I’ve a long, deep relationship with photography. It began 13 years ago in college, took a three year hiatus and then has been with me ever since. I began taking photos for myself with little interest to expose my photos to anyone other than friends and family. Then came Web 2.0—and my habits changed. I followed in the footsteps of many others from the internet-generation—I posted my photos on various sharing sites. At first it was just to have a place to display my photos. Then it was to see if anyone else liked them. Eventually I became equally interested in the pursuit of external validation/acknowledgement as I was with the actual process of taking photographs.
I was in a bar with Rob Dodson three months ago discussing all manner of topics. About two drinks in, the conversation turned to Rob’s last big spurt of blogging. He knew just how hard it is to keep a writing routine, so he made a deal with himself—he would blog for 60 days straight or he had to give $500 to a politician he was not fond of. This sounded like a great idea, especially after two stiff drinks. I decided to do the same, with slightly different parameters. Continue reading My Last Three Months Blogging Under Fear
Earl Butz was the US Secretary of Agriculture who shifted domestic policy to support large-scale farm production. As a man who grew up through the Great Depression, poverty and hunger no doubt influenced his view on food policy. People in his youth couldn’t afford to eat and his policy in many ways fixed that. When he was asked about the unintended consequences of this policy, he almost looked perplexed. Continue reading Stepping Away from the Trough
In the past, media and information was sparser, thus great works of art, music and literature shone brightly for great periods of time. In turn, a person’s relationship with media was cherished, deep, profound. This environment enabled art, media and literature to embed themselves not only into people, but into culture. Some of which still have an impact to this very day. Continue reading The Age of Immortality is Over
I played a lot of baseball in my youth. Through all the years I took the sport seriously, I had a pitching coach named Lefty. I didn’t realize it at the time, but he was the best teacher I ever had. I remember at some point, he started helping me throw a slider. The slider is a tricky pitch. It’s the epitome of easy to learn, hard to master. The technique for throwing a slider isn’t hard to grasp, but it can be very easy to hang. After weeks of struggling with the slider on my own, Lefty was able to fix it with a single sentence. It amazes me to this day. Continue reading Design is Implicit Education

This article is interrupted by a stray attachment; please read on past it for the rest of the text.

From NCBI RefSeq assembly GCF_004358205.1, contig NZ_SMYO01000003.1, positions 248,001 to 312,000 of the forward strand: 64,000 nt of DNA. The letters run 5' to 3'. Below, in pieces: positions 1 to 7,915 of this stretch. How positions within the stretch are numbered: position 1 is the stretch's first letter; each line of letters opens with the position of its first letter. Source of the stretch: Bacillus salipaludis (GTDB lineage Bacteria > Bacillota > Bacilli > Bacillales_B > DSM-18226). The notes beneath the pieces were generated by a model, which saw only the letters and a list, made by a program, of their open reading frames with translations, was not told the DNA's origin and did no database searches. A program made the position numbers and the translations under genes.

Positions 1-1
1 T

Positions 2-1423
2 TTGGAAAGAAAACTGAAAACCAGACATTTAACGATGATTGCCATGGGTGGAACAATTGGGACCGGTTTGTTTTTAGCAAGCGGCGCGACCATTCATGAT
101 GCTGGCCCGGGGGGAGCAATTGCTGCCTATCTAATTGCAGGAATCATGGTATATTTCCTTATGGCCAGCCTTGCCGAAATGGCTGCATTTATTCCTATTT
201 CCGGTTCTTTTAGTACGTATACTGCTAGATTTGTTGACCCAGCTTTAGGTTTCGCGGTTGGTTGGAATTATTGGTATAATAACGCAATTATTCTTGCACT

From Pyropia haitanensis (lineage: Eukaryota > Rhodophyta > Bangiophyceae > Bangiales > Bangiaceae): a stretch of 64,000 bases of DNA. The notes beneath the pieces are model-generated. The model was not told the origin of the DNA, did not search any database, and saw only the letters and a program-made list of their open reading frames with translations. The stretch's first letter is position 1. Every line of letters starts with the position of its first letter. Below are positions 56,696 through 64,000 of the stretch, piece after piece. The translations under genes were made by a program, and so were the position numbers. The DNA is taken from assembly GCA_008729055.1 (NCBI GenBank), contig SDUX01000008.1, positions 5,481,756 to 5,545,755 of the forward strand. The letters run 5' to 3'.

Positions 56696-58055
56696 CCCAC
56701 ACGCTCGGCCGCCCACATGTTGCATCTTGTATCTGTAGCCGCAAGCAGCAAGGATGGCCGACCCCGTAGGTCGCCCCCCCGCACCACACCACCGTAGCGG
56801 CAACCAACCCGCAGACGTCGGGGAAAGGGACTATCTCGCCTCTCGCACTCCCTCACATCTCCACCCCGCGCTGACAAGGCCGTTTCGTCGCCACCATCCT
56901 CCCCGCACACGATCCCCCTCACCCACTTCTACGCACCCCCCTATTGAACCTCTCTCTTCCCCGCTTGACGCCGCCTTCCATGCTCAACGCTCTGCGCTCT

When WordPress was first created, PHP was the obvious language to write it in. The language was pervasive, was all but ubiquitous on hosting servers and was considered a current language. That has changed. PHP is as ubiquitous as ever, but now showing its age. The next generation of developers aren’t flocking to PHP and most modern web apps are written in something else. So what is an open source project like WordPress to do? With a PHP codebase, you are effectively creating an interest barrier for many younger developers to contribute to your open source project. WordPress may be the biggest current example, but this conundrum is going to be a continual problem for other large open source projects. How do you keep an open source project modern and relevant when it’s built on top of an aging language?
My Grandmother was dying. She was in the hospital, being monitored before she was sent home with hospice care. Everyone in the room knew the end was not far away. My wife and I had driven to be there when we were told that she could pass at any time. Not long after we showed up, my Grandmother politely asked to be left alone so she could sleep. I knew that once I left the room, it would be the last time I saw her alive.
I have been thinking a lot about my article, In Defense of Hard, which I wrote almost two years ago. I never have completely moved on from it—to this day, I try to find better ways to communicate the thoughts behind the article.Through all my thinking, I keep going back to the word profound and how few things being made today can be described as such. There is a exhaustive emphasis on simple or easy, but not profound. Continue reading Creating the Profound
About a week ago, I started a Branch discussion on redesigning the Save icon. I never saw the Branch as the actual place where the icon would literally be designed, but I thought it would be a good hub for conversation. To my amazement, the thread took off and grew far beyond the bounds of that single discussion. As the days went by I found the meta-discussion more interesting than the discussion itself. A significant amount of people considered the exercise a waste of time for one pervasive reason. The icon, albeit antiquated, had become the de-facto for save and had transitioned into an abstract symbol. People know what it is, so why waste our time making something new? Continue reading Why Redesigning the Save Icon is Important
A few months ago, I listened to a talk by Chad Jennings where he discussed the upcoming shake-up around small scale manufacturing. This is due to the advancements in both 3D scanning and 3D printing. The things that can be accomplished with today’s 3D scanning/printing process is truly amazing and if the technology behind it follows the same trajectory as personal computing, these devices will be within consumers’ reach in the years to come. If that does come to be, what are the possibilities and implications of such a future? Continue reading An Open Source Manufacturing Future